I have beloved a phrase coined by a college roomate: "Look out, they're trying to touch your heart without your permission!" - said during a movie we didn't expect to be so emotionally stirring. He was a renowned cynic and when his eyes started welling up, he had to come up with something I guess, and that was it. Brilliant.
The rule about entertainments that do that (the unsolicited heart-touching) is it has to come with some sort of payoff that makes it worth the emotional trouble.
Tragedies particularly illustrate this principle. If everything ends badly, then there has to be something in there that made it worthwhile. Apocalypse Now, Body Heat, and Terms of Endearment come to mind.
When there is no point to the tragedy, you get something like The Curious Case of Benjamin Button, where you start out getting your heart broken as this little deformed baby with liver spots on its hand reaches up to hold his adopted mom's hand at night, then it all ends with having to watch a baby die (in his ex-wife's arms, no less). And there you are, all wrung out for nothing.
This isn't even a one trick pony, it's a half of a trick pony. All the movie does is play out the premise and that's it. There's nothing else there. Since this is a Fincher film, it honestly surprised me. This is his first full-on stinker.
If you want to see something real, something with passion, watch the extras where they show you how they pasted Brad Pitt's face on various avatars and stand-ins to make it look like he's really a 2-year-old troll. There you see passion and meaning, of a sort.
This unsolicited heart-touching kinda scotched the new Pixar 'toon Up for my fambly. It made my eldest cry from the start, and thus left her too bereft to enjoy the rest. Same for my wife. What did it for me, besides that, was piss me off when the bad guy purposely set up the child in the film to die a horrible death. Even if it is just a cartoon kid, it bothers me that bazillions of kids now have the idea in their head that a mean old guy might just let them fall to their deaths.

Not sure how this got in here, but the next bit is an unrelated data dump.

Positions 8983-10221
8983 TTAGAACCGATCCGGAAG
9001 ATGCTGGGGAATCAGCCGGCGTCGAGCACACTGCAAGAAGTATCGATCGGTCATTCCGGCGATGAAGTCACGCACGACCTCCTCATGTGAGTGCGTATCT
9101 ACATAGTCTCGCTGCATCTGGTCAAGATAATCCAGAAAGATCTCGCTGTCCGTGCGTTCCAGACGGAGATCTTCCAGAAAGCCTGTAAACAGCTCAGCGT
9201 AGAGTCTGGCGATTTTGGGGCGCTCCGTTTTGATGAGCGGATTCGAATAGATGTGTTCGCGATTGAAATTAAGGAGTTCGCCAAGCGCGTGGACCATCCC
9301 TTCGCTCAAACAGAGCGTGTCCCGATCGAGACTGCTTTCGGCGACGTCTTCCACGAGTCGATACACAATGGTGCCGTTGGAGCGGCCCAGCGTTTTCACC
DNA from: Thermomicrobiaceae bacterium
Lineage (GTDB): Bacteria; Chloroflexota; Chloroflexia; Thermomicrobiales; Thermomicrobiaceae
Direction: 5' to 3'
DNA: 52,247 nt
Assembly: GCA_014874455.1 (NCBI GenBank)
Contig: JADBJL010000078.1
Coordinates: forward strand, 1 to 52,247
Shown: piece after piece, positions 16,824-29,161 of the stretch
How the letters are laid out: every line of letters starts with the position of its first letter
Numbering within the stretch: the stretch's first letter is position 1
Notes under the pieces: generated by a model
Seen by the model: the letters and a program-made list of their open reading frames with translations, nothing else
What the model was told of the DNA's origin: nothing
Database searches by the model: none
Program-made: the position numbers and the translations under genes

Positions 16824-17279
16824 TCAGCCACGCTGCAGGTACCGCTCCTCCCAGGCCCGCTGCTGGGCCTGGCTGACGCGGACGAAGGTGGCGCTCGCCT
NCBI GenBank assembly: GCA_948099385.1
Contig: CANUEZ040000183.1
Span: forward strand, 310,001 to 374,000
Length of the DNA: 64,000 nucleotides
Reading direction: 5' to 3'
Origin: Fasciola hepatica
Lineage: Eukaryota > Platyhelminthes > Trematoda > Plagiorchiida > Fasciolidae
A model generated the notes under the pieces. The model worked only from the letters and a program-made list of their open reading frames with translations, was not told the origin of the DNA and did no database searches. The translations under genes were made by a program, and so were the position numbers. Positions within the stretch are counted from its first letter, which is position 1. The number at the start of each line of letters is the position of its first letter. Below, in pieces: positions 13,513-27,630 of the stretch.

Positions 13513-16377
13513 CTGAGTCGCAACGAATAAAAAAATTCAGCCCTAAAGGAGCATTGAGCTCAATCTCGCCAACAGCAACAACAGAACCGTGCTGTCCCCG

Full disclosure, my family has been contrarian, though, on a few Pixar films. We literally couldn't get through Ratatouille and thought Cars was merely OK. We hated Finding Nemo. The eldest's first words as we walked from the theater were, "Jeez, everyone in that movie was damaged in some way. Weird." We all got tired of playing "what's the handicap?!?" during the flick. We found Denis Leary's dental-instrument-scarred fish the most disturbing.
We might have a different aesthetic than other families, perhaps.
Note: I started writing this post on 6/22, and upon reading Whisky's recent post about David Edelstein's coinage of the standard Pixar plot: inconsolable woe ---> sentiment ---> riotous chases ---> rousing cliff-hanger - I nearly leapt up and said "Hell Yeah!" Because it's so true. But merely muttered "dammit" because I had been sorta scooped, even though my point is slightly different.